Tennessee Makes Play on Fantasy Sports Taxation, Regulation

Daily Tax Report: State provides authoritative coverage of state and local tax developments across the 50 U.S. states and the District of Columbia, tracking legislative and regulatory updates,...

By Andrew M. Ballard

April 28 — Fantasy sports are now legal and will be regulated and taxed in Tennessee under a bill signed into law by Gov. Bill Haslam (R).

Signed April 27, S.B. 2109—the bulk of which takes effect July 1—requires fantasy sports operators to register, meet certain consumer protection requirements and pay a 6 percent tax on their earnings. Fantasy sports operators are allowed to continue to operate in Tennessee while they go through the new licensing process.

According to sponsors of the bill, about 1 million Tennesseeans and 55 million people nationwide participate in some kind of fantasy sports league. The legislation is supported by online fantasy sports companies including FanDuel Inc. and DraftKings Inc., which sought a regulatory framework for such activities in Tennessee.

Consumer Protections

S.B. 2109 legalizes online fantasy sports and requires operators of such sites to be licensed by the secretary of state, be subject to independent audits and pay the 6 percent privilege tax on their adjusted revenue. While lawmakers were considering the measure, the Tennessee attorney general issued a legal opinion stating that, absent a change in the law, fantasy sports activities were considered illegal gambling (2016 Weekly State Tax Report 16, 4/22/16).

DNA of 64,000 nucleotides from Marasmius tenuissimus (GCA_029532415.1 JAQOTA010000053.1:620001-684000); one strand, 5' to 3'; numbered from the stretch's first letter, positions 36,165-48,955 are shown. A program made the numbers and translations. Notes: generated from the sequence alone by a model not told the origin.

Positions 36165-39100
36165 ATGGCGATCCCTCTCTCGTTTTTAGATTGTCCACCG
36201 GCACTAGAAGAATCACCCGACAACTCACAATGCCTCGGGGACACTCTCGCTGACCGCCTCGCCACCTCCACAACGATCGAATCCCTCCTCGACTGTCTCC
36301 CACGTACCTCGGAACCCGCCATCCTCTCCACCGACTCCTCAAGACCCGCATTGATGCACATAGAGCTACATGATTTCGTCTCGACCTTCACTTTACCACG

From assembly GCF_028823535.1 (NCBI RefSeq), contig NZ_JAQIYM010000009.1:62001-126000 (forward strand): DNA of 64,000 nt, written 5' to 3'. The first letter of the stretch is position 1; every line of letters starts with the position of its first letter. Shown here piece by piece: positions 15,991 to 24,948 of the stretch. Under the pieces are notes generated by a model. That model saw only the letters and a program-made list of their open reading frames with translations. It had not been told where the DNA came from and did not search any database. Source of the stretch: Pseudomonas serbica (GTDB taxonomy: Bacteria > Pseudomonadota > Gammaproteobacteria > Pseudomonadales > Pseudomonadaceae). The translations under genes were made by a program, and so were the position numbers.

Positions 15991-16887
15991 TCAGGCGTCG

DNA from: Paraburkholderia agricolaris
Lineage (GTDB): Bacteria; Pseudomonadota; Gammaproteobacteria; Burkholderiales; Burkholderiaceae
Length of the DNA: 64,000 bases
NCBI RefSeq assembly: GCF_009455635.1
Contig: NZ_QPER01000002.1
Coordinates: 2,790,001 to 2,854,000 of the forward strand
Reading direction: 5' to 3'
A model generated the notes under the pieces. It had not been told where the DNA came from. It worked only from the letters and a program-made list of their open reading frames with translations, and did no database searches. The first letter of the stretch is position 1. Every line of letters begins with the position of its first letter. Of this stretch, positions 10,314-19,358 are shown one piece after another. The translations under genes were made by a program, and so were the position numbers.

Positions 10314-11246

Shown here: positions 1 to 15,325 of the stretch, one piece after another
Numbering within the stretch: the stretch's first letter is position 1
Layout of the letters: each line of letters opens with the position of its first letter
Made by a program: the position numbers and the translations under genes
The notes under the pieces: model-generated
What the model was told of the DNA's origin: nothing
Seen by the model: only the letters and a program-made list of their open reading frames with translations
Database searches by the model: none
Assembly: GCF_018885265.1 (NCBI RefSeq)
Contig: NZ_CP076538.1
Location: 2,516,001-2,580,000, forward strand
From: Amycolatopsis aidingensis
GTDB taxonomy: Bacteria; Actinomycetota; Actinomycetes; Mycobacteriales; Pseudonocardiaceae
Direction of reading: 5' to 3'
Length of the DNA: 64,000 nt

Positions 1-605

The new law requires operators to provide certain consumer protections, including a ban on players younger than 18, employees of operators and certain athletes, league officials and others that could have an unfair advantage. Protections for novice players against highly sophisticated ones, and financial safeguards including secure account deposits and a monthly limit on individual participant deposits of $2,500, also are included.

Other states, including Virginia, Indiana and Massachusetts, have adopted certain regulatory or legal frameworks for online fantasy sports that also include consumer protection provisions (2016 Weekly State Tax Report 31, 4/1/16).

To contact the reporter on this story: Andrew M. Ballard in Raleigh, N.C., at aballard@bna.com

To contact the editor responsible for this story: Ryan Tuck at rtuck@bna.com

For More Information

Text and details of S.B. 2109 are at http://src.bna.com/edc.

The AG's opinion is at http://src.bna.com/ecu.

Request Weekly State Tax Report